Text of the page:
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Think You Should Launch Your Product At A Conference? Maybe… Or Maybe Not


After two days and seeing a lot of startups at TechCrunch Disrupt (the rows of startups, the startup competition, with more to come), I can probably prattle off the names to nearly a dozen of them off the top of my head out of the several dozens I saw. If you mention one to me, I’ll probably remember that I saw them there for a little while. Then, it will slowly fade from memory unless one of them does something else.

That’s not to take away anything from TechCrunch or the conference itself. It was fantastic aside from a few logistical hurdles that will probably be forgotten by almost everyone.

But, the apt comparison for me would be to watching NBA Summer League basketball. Now Kris Dunn and I brought a couple of our friends and watched 16 hours of hoops over two days in the middle of summer in Vegas. It was a thoroughly enjoyable experience but you saw perhaps 10 teams and 150 players over that span of time (few of which are NBA starter caliber to begin with).

Do you know who we saw there in Las Vegas?

Jeremy Lin

An unknown at the time, Lin had a breakout season this year and earned himself a big payday with the Houston Rockets. You couldn’t miss the news. And he was in front of our eyes. We were sitting four rows up from the floor watching him.

You know what we could remember of his game? Jack squat. We saw so many guards play, they kind of all blurred together.

Now, I believe in conferences. I think they are important. And I think they can be a great marketing tool for companies. A high profile launch is great but it becomes less great the more companies that get involved. If I was going into a situation where 50+ companies were doing product launches or new versions of a product and were all planning on dropping it at a conference, I would take a divergent strategy unless you are a market leader that could dominate the conversation.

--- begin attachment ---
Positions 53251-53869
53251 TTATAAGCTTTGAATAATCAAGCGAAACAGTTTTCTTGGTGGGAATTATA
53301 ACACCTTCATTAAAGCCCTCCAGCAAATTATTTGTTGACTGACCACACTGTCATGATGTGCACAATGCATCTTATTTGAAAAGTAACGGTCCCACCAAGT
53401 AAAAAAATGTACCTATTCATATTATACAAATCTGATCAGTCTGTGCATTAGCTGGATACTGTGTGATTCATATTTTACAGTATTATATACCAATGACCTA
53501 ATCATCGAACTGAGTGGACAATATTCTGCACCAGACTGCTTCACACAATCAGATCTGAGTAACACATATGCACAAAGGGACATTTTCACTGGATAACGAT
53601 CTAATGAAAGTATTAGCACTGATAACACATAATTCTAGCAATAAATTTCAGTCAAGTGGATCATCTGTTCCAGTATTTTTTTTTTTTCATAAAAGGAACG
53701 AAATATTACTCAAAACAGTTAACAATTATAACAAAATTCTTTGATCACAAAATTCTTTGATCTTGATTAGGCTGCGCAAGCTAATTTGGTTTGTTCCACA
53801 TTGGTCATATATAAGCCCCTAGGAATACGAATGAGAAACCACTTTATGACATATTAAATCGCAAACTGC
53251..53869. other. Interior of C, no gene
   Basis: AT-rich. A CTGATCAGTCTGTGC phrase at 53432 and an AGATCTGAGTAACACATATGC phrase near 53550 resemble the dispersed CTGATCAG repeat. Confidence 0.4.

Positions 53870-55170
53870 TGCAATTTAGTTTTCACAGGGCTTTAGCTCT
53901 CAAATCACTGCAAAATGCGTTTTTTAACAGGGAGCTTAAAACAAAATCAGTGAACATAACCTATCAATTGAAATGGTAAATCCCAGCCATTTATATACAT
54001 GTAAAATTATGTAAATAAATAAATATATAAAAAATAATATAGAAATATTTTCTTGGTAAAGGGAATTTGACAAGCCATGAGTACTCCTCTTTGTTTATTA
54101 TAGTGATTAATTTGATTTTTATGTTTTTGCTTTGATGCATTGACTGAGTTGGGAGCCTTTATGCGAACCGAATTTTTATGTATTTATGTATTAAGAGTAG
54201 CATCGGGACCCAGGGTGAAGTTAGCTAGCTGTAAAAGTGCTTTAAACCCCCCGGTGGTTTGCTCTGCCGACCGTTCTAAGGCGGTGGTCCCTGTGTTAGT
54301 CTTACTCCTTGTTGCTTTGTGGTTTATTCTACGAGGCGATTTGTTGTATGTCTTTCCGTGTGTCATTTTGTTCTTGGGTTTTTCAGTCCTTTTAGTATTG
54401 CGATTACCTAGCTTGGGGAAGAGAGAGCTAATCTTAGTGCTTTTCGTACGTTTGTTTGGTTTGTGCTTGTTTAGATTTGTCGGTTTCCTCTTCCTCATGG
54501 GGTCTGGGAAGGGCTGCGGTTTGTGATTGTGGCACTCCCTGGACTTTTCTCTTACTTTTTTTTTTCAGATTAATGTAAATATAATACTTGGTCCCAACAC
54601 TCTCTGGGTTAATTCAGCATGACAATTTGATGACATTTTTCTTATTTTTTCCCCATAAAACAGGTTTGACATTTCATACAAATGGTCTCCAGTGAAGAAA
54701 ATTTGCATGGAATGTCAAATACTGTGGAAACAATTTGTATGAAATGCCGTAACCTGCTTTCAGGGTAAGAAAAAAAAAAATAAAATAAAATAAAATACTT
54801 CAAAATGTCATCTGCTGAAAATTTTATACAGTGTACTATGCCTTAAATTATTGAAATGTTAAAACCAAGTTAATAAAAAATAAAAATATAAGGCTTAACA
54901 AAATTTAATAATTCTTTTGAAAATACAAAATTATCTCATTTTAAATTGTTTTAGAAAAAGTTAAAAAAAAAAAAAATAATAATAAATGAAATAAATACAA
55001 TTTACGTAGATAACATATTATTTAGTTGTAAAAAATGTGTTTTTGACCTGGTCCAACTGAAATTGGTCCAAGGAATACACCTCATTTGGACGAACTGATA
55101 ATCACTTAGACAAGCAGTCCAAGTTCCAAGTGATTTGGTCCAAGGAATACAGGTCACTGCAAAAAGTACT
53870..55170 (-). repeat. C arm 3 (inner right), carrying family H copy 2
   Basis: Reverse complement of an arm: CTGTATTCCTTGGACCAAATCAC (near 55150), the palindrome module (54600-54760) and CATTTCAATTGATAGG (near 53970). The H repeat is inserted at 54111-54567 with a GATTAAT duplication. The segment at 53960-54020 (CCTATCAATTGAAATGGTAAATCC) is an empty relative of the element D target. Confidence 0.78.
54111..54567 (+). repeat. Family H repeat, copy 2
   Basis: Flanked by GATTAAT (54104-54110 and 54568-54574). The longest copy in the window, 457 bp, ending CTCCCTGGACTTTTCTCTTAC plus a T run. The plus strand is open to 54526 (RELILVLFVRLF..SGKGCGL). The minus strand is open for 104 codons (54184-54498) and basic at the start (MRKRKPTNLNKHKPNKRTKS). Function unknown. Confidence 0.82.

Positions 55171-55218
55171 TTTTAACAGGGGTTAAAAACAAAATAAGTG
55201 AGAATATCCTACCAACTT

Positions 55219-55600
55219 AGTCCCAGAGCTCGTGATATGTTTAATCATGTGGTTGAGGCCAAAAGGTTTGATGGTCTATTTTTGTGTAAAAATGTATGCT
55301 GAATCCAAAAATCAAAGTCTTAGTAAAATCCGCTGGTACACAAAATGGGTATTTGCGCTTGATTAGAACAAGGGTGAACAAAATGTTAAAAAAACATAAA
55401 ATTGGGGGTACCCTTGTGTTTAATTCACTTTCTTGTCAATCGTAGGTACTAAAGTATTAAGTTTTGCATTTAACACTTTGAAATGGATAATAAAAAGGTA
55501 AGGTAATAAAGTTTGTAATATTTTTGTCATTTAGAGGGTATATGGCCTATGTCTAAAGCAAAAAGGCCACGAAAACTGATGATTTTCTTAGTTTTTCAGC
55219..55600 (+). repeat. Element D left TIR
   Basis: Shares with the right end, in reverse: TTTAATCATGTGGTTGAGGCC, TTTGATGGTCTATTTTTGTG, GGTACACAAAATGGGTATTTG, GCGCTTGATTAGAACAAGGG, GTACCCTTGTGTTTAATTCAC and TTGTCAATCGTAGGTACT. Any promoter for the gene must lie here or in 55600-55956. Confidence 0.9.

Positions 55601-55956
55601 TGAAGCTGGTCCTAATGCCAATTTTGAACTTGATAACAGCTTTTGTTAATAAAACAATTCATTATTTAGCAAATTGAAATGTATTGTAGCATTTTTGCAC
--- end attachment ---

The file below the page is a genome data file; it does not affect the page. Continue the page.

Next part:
I’m not a marketer but I know how stories are written. The time during a conference is hectic and if you’re covering it, you’re trying to write a bunch about what you saw. And then it is over and you’re back to your regular beat. Quite honestly, I would tell companies to spend time securing press for a new release or product ahead of a large conference they were attending and then using that to build in-person conversations when you see potential customers.

Launching a product is a marathon, not a sprint. And success usually means not following the same strategy as everyone else.

By Lance Haun

Strategy for The Starr Conspiracy. Former HR pro. Portland guy (Go Blazers!) and WSU alum (Go Cougs!). I get to write about what I want here.

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